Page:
Northern region faces 'worst drought of past 40 years'
Israel's northern region reports fifth year in a row of minute precipitation; farmers have no choice but to water fields already sown but refrain from sowing further; 'I remember the amazing taste of the nectarines we grew here, it was heavenly. But now it has all dried out with just the trunks remaining,' says one farmer.
Israel may be facing the worst drought in the past several decades. Even the Hula Valley, long considered a symbol of Israeli fertility and agriculture, stands yellowing the latter part of December. In fact, the entire surrounding region has dried out, with drought conditions persisting for the past five years harming both nature and people.
The Dan kibbutz's longstanding water man Amikam Dgani toured the upper portion of the Tel Dan nature reserve near the border with Lebanon, an area dotted with springs locals call "Garden of Eden."
Today the famous Tel Dan wading pool has dried out and signs warning against jumping into its waters seem detached from reality. "Due to the extreme drought and groundwater pumping, the 'Garden of Eden' spring has dried out. It's the worst drought I can remember in the past 40 years," Dgani mournfully said.
'A nadir the likes of which has not been seen in years'
Director of the Tel Dan reserve Eitan Nissim of the Israel Nature and Parks Authority was highly perturbed by the upper portion of the reserve drying out. "After five years of drought, the reserve's springs have become more and more arid. The chief spring, which is still flowing with water, has an output significantly low for the season—about half of what we'd expect at wintertime. It's a nadir the likes of which has not been seen in past years," he said.
The fauna was also affected by the drought, Nissim said."Mammals can go down to the springs that are still gushing, but invertebrates in the water and fish are dying out. One of the issues we have to contend with is the survival of the region's rare salamanders. The 'Garden of Eden' is their main habitat and spawning ground in Israel. We funnel some water into the dry wading people to save them," he said.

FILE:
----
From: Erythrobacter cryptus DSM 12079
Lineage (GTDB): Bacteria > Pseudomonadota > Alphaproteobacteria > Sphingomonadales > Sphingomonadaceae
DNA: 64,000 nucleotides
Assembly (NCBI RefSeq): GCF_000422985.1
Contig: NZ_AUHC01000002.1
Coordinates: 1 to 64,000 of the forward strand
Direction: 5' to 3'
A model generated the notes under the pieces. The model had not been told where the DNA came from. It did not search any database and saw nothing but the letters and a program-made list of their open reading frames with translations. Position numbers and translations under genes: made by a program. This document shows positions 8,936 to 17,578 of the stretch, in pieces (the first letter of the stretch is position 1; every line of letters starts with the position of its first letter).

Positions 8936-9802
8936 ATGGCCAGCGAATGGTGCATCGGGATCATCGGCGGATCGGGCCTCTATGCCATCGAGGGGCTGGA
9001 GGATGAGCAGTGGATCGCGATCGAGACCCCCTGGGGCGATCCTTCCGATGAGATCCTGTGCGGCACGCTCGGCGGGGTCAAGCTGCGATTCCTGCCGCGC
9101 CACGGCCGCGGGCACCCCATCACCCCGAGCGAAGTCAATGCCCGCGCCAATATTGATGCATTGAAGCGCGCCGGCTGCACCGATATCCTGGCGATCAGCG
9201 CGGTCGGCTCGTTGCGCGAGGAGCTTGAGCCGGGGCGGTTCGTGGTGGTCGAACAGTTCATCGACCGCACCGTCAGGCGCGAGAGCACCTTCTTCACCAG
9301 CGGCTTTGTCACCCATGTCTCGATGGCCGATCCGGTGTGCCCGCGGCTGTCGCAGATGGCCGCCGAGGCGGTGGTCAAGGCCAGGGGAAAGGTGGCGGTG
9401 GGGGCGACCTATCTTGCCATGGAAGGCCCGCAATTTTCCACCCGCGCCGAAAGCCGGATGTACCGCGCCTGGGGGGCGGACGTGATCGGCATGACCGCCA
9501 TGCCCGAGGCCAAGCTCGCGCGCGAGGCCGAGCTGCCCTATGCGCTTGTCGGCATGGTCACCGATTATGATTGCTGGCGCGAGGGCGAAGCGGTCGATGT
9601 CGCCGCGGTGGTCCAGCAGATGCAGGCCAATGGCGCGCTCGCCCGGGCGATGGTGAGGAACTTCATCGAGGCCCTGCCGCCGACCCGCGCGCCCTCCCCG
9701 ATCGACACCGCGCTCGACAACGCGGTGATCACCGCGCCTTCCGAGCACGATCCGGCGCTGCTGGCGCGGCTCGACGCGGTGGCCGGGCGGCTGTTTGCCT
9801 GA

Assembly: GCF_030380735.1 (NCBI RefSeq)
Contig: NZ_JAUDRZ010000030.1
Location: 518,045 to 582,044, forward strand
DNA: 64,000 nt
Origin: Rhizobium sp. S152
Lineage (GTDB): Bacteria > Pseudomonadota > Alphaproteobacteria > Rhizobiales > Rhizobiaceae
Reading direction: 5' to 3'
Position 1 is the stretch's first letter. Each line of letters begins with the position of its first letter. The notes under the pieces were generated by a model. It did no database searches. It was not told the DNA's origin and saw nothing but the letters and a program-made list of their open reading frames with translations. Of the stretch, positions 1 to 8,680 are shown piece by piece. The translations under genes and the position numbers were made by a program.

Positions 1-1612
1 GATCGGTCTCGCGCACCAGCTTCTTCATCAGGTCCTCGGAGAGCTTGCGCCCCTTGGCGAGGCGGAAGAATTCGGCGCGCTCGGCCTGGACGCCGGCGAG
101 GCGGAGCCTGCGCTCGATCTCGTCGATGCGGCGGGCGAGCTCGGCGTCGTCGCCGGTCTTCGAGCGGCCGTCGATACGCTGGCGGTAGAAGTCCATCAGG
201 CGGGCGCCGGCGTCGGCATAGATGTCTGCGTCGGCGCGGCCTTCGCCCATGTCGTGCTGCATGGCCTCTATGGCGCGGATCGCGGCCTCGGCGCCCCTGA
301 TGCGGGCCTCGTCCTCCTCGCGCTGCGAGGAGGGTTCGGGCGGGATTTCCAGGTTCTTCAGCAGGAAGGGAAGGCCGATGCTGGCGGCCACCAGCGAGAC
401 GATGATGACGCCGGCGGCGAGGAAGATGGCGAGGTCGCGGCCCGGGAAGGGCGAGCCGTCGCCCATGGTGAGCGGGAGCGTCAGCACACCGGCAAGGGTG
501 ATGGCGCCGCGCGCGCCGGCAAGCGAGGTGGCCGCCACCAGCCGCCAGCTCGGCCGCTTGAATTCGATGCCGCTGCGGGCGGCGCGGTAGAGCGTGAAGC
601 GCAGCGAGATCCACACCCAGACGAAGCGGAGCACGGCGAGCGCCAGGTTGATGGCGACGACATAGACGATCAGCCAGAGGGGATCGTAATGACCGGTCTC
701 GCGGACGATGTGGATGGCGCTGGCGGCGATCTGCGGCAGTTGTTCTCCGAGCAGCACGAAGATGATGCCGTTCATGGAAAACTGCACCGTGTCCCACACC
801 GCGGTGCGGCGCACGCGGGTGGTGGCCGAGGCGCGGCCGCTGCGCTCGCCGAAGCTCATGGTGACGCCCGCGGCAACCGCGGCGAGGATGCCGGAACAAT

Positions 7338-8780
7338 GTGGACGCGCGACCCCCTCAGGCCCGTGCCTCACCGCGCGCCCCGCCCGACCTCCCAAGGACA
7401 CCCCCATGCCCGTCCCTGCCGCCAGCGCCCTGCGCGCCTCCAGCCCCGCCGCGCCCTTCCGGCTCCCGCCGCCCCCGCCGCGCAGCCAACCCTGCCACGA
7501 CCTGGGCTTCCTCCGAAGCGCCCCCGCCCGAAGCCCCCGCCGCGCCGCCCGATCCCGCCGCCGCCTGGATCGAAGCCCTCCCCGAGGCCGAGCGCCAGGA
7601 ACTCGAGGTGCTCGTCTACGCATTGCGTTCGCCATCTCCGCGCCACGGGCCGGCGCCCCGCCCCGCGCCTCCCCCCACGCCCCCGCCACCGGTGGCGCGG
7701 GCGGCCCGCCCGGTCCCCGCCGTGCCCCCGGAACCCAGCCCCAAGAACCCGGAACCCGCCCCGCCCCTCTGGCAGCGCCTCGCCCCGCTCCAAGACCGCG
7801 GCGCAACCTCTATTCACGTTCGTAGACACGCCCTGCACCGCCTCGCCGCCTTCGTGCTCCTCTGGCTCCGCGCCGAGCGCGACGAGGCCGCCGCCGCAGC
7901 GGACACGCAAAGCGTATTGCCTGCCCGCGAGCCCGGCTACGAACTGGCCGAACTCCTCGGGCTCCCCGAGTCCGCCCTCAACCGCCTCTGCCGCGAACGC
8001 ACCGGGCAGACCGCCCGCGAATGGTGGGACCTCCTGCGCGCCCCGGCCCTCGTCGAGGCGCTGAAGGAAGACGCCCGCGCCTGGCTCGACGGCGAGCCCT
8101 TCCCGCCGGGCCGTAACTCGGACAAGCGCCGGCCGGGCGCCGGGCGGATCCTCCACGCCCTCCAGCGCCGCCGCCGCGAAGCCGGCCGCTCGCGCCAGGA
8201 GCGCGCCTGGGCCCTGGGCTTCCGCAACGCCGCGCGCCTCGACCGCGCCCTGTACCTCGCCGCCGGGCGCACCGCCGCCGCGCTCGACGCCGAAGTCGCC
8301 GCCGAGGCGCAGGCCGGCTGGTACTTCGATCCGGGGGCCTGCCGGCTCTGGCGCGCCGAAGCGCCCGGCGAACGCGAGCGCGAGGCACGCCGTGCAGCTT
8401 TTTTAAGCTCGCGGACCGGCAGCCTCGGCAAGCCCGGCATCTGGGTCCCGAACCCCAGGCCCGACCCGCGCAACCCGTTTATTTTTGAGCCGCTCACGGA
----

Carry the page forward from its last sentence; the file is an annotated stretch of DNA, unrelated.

Groundwater pumping under drought conditions dried up the reserve's upper springs, the official claimed. "We have to find a middle ground between the needs of man, agriculture and tourism and preserving nature, because after it dries up completely we will not be able to restore it," he cautioned.
Going down from Tel Dan to the Hula Valley provides seemingly endless yellow vistas. Director of the Kfar Blum kibbutz's orchards Niv Rosenthal said, "This year we've decided not to sow peas. Due to the drought and high water prices, it's not economically sound."
The kibbutz's longstanding nectarine orchard—whose trees have dried up—was recently uprooted for the same reason. "I remember the amazing taste of the nectarines we grew here, it was heavenly. But now it has all dried out with just the trunks remaining. I feel the state and agriculture minister are not interested in our fate or in the fate of northern agriculture. At this rate and with high irrigation water prices, farming in the Hula Valley will be finished," Rosenthal prophesized.